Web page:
A lot of anti-gun governors have looked at the COVID-19 outbreak as all the reason they needed to shut down gun stores. Since these are typically people who want to shut down the stores anyways, it’s entirely likely that the disease is nothing more than a pretext. After all, considering the number of stores still open to the public right now in a lot of “shelter in place” jurisdictions, shutting down gun stores is especially petty.
Unfortunately for many of these governors, they’re finding a much bigger backlash than they expected.
The most recent to learn this lesson? Delaware’s Gov. John Carney.
Firearms stores in Delaware can now accept customers by appointment only, the state said Thursday.
An emergency order from Gov. John Carney to close nonessential businesses was amended to allow the change, following in Pennsylvania’s footsteps.
It comes less than two days after Delaware State Police began issuing cease-and-desist orders to businesses that remained open. By mid-afternoon Thursday, troopers had delivered four letters: three to firearms stores and one to a vape shop.
Gov. John Carney’s modification came at about 5:30 p.m. Thursday.
“I applaud (Carney) for listening to the store owners and the people and being reactive to the wants and needs of the community and doing the right thing,” said Mitch Denham, founder of Delaware Gun Rights, a 21,000-member Facebook group. “I’m glad to hear that this happened.”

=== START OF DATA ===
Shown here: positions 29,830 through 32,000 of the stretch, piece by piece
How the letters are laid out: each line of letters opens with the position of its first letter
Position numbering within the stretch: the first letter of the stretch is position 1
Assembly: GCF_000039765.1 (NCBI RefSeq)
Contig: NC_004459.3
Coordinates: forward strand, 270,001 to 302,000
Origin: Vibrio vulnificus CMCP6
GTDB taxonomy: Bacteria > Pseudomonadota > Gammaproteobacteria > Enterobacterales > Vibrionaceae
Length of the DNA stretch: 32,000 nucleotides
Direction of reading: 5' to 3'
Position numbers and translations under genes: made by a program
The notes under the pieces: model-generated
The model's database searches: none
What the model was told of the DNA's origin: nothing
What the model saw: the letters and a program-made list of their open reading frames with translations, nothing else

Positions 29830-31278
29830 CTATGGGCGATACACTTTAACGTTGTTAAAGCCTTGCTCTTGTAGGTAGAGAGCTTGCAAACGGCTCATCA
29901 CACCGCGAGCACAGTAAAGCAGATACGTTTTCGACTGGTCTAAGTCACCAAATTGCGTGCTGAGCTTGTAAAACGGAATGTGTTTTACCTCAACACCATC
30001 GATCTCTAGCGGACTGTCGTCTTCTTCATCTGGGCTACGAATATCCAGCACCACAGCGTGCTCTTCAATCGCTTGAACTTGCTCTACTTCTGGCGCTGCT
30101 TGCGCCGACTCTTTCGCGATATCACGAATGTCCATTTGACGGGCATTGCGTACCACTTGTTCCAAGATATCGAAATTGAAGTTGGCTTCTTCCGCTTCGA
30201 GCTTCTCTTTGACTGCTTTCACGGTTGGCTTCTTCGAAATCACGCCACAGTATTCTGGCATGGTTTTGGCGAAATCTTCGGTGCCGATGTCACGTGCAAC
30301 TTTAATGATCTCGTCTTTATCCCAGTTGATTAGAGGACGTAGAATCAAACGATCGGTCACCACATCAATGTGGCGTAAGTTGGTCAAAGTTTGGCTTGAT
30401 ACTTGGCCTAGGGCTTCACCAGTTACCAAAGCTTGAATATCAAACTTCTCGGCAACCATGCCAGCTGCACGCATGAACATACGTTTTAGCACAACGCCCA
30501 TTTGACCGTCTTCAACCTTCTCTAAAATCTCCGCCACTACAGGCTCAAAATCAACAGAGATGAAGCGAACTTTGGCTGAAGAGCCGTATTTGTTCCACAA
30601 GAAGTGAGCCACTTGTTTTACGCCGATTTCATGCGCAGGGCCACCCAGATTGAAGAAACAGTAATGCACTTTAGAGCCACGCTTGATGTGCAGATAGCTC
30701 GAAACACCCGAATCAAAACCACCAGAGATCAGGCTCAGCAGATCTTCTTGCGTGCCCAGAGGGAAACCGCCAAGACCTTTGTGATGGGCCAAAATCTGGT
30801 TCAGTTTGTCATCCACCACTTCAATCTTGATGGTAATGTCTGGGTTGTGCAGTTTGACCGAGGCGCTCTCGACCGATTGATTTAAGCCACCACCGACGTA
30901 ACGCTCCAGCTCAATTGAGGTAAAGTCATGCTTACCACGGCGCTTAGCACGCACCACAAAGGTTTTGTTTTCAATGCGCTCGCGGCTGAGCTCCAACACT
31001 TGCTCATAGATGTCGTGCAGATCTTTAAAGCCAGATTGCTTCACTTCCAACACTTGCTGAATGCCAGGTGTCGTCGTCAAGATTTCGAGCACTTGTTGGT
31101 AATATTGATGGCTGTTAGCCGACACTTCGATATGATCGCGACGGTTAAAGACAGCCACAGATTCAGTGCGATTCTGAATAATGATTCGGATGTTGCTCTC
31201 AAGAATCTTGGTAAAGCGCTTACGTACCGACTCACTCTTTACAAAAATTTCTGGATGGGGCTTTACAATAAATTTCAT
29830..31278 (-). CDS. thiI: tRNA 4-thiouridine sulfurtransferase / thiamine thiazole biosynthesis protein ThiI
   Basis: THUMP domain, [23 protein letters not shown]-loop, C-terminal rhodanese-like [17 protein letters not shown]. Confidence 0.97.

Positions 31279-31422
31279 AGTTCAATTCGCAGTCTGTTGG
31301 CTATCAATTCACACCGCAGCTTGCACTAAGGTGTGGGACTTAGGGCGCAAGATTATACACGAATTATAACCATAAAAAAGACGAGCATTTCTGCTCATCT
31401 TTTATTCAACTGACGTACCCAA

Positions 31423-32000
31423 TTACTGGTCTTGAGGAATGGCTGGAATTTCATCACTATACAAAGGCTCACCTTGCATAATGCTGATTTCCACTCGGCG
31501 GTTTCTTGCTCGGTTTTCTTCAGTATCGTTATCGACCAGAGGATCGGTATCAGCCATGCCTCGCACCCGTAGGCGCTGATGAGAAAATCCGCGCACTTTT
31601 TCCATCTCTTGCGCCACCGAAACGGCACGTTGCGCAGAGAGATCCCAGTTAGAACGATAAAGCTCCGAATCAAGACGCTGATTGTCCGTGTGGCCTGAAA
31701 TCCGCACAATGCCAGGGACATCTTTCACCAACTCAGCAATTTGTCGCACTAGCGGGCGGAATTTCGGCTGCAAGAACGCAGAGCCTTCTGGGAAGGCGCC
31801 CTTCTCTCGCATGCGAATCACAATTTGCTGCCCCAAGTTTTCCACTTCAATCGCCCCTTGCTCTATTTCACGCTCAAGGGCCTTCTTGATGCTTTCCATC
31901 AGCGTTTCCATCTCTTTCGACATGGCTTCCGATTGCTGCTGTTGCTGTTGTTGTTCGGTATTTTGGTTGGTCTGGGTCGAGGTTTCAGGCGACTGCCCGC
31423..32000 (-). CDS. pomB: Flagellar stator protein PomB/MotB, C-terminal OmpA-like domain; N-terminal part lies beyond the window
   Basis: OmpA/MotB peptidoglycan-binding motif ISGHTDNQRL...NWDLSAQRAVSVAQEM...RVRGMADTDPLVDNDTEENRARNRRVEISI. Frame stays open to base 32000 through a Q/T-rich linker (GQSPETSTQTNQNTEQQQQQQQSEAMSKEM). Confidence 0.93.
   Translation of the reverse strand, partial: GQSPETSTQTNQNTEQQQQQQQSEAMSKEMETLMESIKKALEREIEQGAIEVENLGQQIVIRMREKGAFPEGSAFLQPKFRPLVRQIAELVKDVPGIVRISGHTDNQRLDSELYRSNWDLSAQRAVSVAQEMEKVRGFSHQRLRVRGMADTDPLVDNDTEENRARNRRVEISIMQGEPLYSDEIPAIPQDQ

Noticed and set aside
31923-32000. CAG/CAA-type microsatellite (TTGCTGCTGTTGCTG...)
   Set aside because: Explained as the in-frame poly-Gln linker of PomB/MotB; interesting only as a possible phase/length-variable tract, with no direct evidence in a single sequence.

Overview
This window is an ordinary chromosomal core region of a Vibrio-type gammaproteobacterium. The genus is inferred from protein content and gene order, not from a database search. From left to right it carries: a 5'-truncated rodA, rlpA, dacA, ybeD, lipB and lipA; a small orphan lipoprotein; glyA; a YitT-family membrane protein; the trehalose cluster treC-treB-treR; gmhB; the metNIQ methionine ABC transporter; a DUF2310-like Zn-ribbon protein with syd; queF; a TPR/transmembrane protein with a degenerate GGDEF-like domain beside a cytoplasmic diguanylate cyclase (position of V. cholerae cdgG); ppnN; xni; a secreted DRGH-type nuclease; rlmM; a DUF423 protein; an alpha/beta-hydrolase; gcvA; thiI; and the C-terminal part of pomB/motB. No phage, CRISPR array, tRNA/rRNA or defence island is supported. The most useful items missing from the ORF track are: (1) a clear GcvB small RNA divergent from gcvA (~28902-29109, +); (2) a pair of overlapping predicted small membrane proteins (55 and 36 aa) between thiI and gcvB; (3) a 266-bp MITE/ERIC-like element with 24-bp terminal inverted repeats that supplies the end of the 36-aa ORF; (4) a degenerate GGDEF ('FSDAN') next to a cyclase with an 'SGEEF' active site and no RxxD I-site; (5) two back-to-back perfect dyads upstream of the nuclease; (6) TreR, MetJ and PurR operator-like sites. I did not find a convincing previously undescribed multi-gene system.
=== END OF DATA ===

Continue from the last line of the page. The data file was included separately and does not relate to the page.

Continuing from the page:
The classification of firearms stores as “nonessential” elicited uproar from gun rights advocates, who said the forced closures were a “direct infringement” on the Second Amendment to the U.S. Constitution and Article 1, Section 20 of the Delaware Constitution.
Both grant citizens the right to bear arms.
In truth, this isn’t the ideal scenario, but Carney and many other governors are trapped in a vicious loop of trying to balance public health with individual liberties. It’s not an enviable position to be in. Allowing them to remain open for appointments at least keeps them open and people working while also providing their communities with the opportunity to buy firearms during this very difficult time.
Like I said, it’s not ideal, but at least the stores are open and people can get guns and ammunition. They just have to have an appointment rather than just being able to pop on over.
The important thing is that Governor Carney is just the latest anti-gun governor to be forced to back off on his desire to shut down gun stores during the COVID-19 pandemic. Hell, Illinois had the good sense to not even try this kind of thing. That ought to tell you something.
Maybe it’s just me, but if this kind of backlash over temporarily closing gun stores is so severe, maybe it’s time to harness this degree of backlash for the rest of the anti-gun stuff governors like Carney try to inflict in their states. It seems as if there are enough people in these states to have an impact at a time like this, so why not the rest of the time?
Well, it’s possible that some of this is due to new gun buyers and those who are trying to buy guns. I can especially see the latter being a factor. Imagine buying a gun and waiting for it to arrive, only to find out you can’t pick it up when you need it because the governor ordered the stores closed. That would make me pretty angry, that’s for sure. To spend that kind of money on something because you feel like you need it, only to be blocked from taking possession until after the emergency is over?
Regardless, this is a good win for the Second Amendment and I’m damn glad to see it. Now, to see it everywhere else.